Sukhothai, Thailand

New Sukhothai, lying on the banks of the River Yom, is roughly 450km north of Bangkok. This modern, busy little town is, to be frank, not particularly interesting but it is popular with travellers as a base for the nearby UNESCO listed Historical Park, containing the ruins of the capital of the Sukhothai kingdom of the 13th and 14th centuries. New Sukhothai is not without its charms, with a few bars and cafes, but is certainly no more than a cheap place to sleep.

The Sukhothai Historical Park is however something to behold. With 193 ruins scattered across 70 square kilometres the place is testament to the might of a fallen empire. The Sukhothai kingdom had once expanded across almost all of modern-day Thailand, before being swallowed up by the Ayuthain state, and is still viewed as a golden age of Thai culture.

The original city was surrounded by two moats crossed by four bridges but the centuries of growth in and around the centre have left the ruins strewn over a large area. The Sukhothian temples are easily identifiable by their lotus bud chedi, a conical structure atop a four sided edifice on a three tiered base. Wat Mahathat, completed in the 13th century is replete with some of the original Buddha statues, and is regarded by historians as the administrative centre of the old capital. Wat Si Chum with the 15m tall seated Buddha takes the breath away. The numerous ponds and the general tranquillity of the park really made an impression on us and there is no doubt that it is one of the most impressive Thailand’s World Heritage Sites.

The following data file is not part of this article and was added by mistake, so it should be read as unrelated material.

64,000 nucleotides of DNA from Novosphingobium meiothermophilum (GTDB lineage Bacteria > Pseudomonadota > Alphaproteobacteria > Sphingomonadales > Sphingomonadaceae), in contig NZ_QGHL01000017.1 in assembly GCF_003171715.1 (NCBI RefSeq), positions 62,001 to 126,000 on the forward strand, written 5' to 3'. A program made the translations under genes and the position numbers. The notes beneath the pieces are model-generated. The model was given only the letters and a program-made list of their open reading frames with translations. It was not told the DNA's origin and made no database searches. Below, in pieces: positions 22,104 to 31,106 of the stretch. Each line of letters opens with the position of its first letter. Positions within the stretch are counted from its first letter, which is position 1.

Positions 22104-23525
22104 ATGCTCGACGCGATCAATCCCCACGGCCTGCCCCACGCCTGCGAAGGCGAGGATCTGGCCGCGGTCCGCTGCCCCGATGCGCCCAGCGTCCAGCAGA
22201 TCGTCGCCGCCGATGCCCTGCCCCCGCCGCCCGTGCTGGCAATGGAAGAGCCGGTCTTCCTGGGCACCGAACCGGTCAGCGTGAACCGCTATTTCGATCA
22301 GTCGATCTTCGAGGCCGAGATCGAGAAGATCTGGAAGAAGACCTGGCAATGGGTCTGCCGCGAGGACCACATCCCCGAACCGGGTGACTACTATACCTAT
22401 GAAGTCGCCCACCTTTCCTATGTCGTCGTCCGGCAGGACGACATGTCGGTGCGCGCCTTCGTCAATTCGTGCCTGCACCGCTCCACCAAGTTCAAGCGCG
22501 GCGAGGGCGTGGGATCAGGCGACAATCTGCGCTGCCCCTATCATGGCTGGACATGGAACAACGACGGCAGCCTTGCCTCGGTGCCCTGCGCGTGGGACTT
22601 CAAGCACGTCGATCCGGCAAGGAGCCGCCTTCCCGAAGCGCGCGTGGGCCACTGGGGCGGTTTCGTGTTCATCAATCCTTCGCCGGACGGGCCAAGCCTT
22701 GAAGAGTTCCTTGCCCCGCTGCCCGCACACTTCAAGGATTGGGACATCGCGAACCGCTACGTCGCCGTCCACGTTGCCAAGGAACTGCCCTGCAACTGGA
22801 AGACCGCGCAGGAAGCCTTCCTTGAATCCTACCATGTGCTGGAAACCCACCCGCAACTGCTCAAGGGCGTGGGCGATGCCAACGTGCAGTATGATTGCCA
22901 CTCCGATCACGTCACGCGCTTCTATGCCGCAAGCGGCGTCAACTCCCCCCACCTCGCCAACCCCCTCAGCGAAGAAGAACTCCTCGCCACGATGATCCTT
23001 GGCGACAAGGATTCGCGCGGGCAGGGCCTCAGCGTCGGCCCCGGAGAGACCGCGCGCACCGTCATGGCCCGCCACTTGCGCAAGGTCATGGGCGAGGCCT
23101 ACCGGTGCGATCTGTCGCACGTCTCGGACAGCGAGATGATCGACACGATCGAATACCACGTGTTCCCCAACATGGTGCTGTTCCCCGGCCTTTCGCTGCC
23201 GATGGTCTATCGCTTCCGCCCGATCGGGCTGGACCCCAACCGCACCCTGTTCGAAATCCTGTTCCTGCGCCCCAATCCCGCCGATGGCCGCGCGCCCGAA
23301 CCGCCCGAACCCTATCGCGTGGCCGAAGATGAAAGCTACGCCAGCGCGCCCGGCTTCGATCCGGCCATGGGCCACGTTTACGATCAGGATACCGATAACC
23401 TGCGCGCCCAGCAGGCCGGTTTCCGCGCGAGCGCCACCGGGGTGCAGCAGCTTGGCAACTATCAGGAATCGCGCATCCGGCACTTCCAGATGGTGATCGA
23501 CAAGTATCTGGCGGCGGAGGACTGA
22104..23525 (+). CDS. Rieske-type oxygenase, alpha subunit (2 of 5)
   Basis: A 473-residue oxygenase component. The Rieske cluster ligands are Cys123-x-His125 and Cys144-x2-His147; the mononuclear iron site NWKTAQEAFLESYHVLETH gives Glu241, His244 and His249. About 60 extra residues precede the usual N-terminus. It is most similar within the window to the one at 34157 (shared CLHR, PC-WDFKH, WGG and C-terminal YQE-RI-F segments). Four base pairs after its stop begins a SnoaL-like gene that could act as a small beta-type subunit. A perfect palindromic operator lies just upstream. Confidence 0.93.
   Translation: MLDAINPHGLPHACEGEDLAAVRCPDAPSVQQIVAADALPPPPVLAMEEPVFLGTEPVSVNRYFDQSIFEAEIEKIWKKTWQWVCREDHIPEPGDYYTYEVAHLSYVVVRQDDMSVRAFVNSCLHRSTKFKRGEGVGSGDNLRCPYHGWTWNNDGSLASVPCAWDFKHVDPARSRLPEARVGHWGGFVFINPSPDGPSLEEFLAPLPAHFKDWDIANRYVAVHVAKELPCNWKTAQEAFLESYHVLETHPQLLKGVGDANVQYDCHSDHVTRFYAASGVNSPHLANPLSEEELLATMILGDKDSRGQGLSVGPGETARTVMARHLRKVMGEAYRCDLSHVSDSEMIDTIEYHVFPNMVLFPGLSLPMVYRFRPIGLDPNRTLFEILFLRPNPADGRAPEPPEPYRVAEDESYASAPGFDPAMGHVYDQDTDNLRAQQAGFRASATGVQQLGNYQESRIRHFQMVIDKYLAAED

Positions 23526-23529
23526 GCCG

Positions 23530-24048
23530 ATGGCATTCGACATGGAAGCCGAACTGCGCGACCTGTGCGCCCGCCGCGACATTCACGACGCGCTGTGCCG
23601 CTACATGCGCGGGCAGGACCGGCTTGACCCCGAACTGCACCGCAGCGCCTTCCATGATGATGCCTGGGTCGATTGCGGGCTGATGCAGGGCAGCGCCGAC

Entry to the ruins is divided into five zones, north, south, east and so on, with each zone costing between 30 – 40B. It is also possible to buy an all inclusive ticket for 150B. The best way to cover the area is to hire bicycles. We did and we thoroughly recommend it. It is a pleasant cycle through flat woodland with well parked paths, so nothing too stressful. Buses can be taken from New Sukhothai to the Historical Park from Jarodvithi Thong Rd (the main road) and should cost about 40B.

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written by: Jon

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About Hitch-Hikers Handbook

hitch-hiking, backpacking, budget travelling, travel writing, travel photography
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